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Tuning a snare electronically

Hello, I'm a pop producer and most of the time use MIDI for my productions, especially my drums. There was a particular snare that I heard from a YouTube video online that I would like to learn how to duplicate on my own. Is there a way I can tune a similar sounding snare in Logic Pro to match what I heard in the video, or should I just keep digging online for a snare sample that sounds closer to what I want? If there is a way to do it in my DAW, what would you do to achieve that? EQ?

Comments

kmetal Sun, 08/16/2020 - 18:04
Its always best to start with the closest sounding sample. Many drum sample vsti will have tuning settings on them, like slate drums, bfd, toontrack, etc. Those work over a pretty wide range.

If you don't have that, and you just need a little tuning, you can try a pitch shifting pluggin.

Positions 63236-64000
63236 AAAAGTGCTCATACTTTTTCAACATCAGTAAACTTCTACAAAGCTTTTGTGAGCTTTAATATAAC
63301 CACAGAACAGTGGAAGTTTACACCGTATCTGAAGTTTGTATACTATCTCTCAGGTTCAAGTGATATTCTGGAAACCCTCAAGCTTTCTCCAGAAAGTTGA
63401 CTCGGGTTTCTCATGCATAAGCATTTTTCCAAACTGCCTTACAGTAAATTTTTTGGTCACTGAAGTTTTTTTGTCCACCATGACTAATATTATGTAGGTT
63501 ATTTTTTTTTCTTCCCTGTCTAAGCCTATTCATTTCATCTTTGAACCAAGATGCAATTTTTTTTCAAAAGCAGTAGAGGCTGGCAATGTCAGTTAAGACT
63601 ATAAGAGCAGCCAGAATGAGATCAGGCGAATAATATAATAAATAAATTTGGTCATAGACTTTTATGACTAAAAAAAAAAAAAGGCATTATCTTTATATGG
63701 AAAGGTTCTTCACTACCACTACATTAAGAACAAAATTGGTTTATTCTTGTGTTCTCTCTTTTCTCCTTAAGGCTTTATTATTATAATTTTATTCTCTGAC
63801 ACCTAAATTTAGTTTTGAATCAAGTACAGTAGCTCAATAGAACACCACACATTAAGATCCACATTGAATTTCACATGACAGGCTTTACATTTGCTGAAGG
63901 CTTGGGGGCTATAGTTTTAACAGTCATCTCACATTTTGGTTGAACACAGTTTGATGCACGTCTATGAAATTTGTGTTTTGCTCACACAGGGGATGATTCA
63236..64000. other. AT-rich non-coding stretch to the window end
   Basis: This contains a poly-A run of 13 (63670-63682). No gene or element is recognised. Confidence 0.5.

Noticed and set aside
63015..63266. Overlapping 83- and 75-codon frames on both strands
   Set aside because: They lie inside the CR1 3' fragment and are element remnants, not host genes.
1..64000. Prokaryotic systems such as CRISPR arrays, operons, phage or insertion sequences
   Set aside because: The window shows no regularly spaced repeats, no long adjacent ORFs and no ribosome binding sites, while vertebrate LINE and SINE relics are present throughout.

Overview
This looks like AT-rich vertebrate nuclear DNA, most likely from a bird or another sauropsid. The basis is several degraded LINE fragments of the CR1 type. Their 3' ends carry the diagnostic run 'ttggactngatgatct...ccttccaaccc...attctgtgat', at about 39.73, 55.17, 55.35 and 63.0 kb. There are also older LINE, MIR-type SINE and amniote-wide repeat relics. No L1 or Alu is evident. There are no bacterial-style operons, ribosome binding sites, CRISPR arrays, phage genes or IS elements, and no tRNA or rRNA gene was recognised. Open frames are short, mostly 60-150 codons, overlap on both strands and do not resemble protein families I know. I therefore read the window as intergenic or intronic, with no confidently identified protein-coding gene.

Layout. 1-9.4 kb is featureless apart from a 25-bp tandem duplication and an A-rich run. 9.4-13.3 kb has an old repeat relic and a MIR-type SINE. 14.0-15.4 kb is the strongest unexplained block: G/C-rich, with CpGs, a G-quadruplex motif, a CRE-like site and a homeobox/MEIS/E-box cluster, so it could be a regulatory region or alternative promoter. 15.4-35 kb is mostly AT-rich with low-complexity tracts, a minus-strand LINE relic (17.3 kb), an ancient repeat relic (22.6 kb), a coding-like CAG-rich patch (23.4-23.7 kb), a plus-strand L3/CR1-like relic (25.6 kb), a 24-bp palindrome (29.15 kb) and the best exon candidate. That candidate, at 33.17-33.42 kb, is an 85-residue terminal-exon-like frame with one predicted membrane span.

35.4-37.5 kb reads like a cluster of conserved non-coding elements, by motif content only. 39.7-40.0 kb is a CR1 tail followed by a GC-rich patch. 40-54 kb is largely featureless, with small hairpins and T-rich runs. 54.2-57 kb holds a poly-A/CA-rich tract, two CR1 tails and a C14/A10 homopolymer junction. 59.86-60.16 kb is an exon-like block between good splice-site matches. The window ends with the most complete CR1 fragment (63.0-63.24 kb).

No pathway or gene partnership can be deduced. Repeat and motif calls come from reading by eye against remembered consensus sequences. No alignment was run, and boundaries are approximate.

pcrecord Tue, 08/18/2020 - 05:07
producerlife, post: 465240, member: 52027 wrote: Hello, I'm a pop producer and most of the time use MIDI for my productions, especially my drums. There was a particular snare that I heard from a YouTube video online that I would like to learn how to duplicate on my own. Is there a way I can tune a similar sounding snare in Logic Pro to match what I heard in the video, or should I just keep digging online for a snare sample that sounds closer to what I want? If there is a way to do it in my DAW, what would you do to achieve that? EQ?
Most drum samples and loops available and those, can I say overused, aren't just the recording of the instrument.
A big part of THE SOUND, sample seakers want is a combinaison of snare and reverb.
Even if the tunnig is important, EQ and Reverb textures makes a big difference.
Most of the time a gated reverb was used in the classic samples, like the TR-808 and others.
Some bass drum samples in electronic music aren't based on a real bassdrum at all.
Some snare samples are clever combinaison of snare and hand claps (detuned and overcompressed..)

Personnaly and with all my respect, I wouldn't try to make it sound like someone else. Producing unique sounds is far more rewarding than trying to copy others...
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